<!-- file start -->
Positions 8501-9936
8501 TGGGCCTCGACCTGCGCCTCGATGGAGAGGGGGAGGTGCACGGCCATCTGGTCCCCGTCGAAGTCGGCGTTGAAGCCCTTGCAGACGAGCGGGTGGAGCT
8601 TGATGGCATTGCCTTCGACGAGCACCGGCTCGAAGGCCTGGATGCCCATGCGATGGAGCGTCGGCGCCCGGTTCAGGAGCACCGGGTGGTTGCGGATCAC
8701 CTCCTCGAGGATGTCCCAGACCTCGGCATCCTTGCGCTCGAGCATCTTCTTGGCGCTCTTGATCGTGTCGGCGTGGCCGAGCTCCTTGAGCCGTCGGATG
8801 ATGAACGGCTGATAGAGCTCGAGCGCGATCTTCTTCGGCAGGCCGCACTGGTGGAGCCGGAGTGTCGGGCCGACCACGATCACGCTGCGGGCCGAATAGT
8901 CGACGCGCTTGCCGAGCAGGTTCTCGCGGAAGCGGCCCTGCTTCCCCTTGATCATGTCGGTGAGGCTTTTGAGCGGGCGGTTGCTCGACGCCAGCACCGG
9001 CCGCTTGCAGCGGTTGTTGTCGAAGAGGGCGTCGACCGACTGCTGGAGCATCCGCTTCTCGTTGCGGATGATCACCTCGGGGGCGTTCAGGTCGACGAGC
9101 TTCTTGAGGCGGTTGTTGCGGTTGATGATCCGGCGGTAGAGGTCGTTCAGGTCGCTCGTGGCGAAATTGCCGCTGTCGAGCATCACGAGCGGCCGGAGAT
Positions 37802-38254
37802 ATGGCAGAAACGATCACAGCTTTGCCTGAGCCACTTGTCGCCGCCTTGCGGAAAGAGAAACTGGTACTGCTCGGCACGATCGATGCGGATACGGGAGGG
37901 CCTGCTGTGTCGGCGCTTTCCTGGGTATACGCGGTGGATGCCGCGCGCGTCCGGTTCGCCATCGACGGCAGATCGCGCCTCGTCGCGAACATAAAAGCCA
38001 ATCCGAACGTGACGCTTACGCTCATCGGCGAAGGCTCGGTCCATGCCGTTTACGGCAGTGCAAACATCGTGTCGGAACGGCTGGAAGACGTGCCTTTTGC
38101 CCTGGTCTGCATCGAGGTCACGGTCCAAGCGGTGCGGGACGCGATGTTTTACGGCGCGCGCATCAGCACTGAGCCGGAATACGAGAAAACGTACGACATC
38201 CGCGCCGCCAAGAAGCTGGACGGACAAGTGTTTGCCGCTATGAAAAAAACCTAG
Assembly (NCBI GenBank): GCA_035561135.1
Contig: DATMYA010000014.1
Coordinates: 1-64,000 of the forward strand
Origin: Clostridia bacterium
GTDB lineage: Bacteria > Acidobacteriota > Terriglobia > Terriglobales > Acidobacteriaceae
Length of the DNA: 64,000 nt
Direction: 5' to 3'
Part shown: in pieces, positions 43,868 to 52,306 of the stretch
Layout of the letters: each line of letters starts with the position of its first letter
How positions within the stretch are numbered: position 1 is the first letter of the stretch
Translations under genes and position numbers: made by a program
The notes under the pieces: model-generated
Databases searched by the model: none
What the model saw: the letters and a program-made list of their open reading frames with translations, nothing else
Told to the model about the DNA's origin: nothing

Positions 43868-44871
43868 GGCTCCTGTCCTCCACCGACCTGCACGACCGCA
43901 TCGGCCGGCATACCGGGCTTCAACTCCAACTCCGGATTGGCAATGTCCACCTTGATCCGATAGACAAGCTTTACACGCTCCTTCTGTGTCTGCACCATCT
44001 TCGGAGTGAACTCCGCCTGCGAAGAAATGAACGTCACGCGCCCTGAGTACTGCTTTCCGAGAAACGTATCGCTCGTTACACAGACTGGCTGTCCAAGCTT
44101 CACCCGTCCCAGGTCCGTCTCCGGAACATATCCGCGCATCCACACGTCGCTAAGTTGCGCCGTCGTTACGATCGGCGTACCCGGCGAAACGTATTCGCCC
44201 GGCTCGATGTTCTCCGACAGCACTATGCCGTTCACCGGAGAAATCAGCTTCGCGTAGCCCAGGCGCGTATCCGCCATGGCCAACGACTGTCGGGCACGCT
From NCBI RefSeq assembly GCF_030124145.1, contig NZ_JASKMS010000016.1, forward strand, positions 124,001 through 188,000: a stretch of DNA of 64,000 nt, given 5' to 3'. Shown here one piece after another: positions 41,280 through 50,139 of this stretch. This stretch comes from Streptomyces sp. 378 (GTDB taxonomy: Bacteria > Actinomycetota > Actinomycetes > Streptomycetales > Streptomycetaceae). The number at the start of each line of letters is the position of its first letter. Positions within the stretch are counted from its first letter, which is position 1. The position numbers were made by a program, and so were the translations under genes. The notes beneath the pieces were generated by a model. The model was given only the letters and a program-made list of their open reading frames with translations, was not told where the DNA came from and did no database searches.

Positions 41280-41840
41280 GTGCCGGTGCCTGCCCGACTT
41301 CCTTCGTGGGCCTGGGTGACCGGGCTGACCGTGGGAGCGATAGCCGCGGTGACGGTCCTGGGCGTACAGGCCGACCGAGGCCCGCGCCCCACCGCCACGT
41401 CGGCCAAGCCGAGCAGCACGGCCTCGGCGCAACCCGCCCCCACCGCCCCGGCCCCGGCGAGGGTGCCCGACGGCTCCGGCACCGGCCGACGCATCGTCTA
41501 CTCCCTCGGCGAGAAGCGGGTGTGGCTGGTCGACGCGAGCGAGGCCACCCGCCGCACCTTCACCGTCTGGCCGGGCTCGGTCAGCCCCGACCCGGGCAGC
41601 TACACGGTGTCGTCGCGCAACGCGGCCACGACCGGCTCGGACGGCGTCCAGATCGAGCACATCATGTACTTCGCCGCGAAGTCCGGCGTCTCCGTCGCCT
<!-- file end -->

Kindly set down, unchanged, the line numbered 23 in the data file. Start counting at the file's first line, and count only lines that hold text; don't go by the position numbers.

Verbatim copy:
Layout of the letters: each line of letters starts with the position of its first letter